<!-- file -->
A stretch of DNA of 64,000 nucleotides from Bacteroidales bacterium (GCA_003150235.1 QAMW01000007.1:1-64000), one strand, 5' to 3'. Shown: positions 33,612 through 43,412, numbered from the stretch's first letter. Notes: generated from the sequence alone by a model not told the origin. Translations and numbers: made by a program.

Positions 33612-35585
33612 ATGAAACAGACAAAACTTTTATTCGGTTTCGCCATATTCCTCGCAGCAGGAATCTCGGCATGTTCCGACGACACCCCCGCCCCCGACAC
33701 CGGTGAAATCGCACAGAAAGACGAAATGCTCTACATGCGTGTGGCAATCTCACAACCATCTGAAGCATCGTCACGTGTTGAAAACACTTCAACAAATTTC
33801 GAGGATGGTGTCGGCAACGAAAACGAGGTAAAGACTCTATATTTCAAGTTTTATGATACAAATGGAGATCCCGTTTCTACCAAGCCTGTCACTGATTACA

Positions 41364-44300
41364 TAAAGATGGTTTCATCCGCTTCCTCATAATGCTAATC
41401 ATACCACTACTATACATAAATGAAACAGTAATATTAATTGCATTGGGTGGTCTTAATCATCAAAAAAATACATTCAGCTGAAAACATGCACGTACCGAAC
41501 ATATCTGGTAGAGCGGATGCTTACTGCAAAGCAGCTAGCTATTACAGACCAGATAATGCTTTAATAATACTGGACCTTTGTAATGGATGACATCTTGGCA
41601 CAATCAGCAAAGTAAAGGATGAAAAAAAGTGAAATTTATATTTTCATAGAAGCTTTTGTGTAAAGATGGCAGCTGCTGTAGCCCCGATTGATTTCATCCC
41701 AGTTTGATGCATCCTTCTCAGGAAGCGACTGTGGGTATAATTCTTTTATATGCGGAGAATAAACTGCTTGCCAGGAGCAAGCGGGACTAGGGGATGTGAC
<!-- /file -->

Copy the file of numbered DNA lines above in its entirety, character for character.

A stretch of DNA of 64,000 nucleotides from Bacteroidales bacterium (GCA_003150235.1 QAMW01000007.1:1-64000), one strand, 5' to 3'. Shown: positions 33,612 through 43,412, numbered from the stretch's first letter. Notes: generated from the sequence alone by a model not told the origin. Translations and numbers: made by a program.

Positions 33612-35585
33612 ATGAAACAGACAAAACTTTTATTCGGTTTCGCCATATTCCTCGCAGCAGGAATCTCGGCATGTTCCGACGACACCCCCGCCCCCGACAC
33701 CGGTGAAATCGCACAGAAAGACGAAATGCTCTACATGCGTGTGGCAATCTCACAACCATCTGAAGCATCGTCACGTGTTGAAAACACTTCAACAAATTTC
33801 GAGGATGGTGTCGGCAACGAAAACGAGGTAAAGACTCTATATTTCAAGTTTTATGATACAAATGGAGATCCCGTTTCTACCAAGCCTGTCACTGATTACA

Positions 41364-44300
41364 TAAAGATGGTTTCATCCGCTTCCTCATAATGCTAATC
41401 ATACCACTACTATACATAAATGAAACAGTAATATTAATTGCATTGGGTGGTCTTAATCATCAAAAAAATACATTCAGCTGAAAACATGCACGTACCGAAC
41501 ATATCTGGTAGAGCGGATGCTTACTGCAAAGCAGCTAGCTATTACAGACCAGATAATGCTTTAATAATACTGGACCTTTGTAATGGATGACATCTTGGCA
41601 CAATCAGCAAAGTAAAGGATGAAAAAAAGTGAAATTTATATTTTCATAGAAGCTTTTGTGTAAAGATGGCAGCTGCTGTAGCCCCGATTGATTTCATCCC
41701 AGTTTGATGCATCCTTCTCAGGAAGCGACTGTGGGTATAATTCTTTTATATGCGGAGAATAAACTGCTTGCCAGGAGCAAGCGGGACTAGGGGATGTGAC